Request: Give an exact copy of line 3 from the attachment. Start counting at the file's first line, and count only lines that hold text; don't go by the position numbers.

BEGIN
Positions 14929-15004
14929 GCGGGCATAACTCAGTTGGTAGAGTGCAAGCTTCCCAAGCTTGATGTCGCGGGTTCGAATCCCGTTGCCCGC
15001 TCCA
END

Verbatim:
15001 TCCA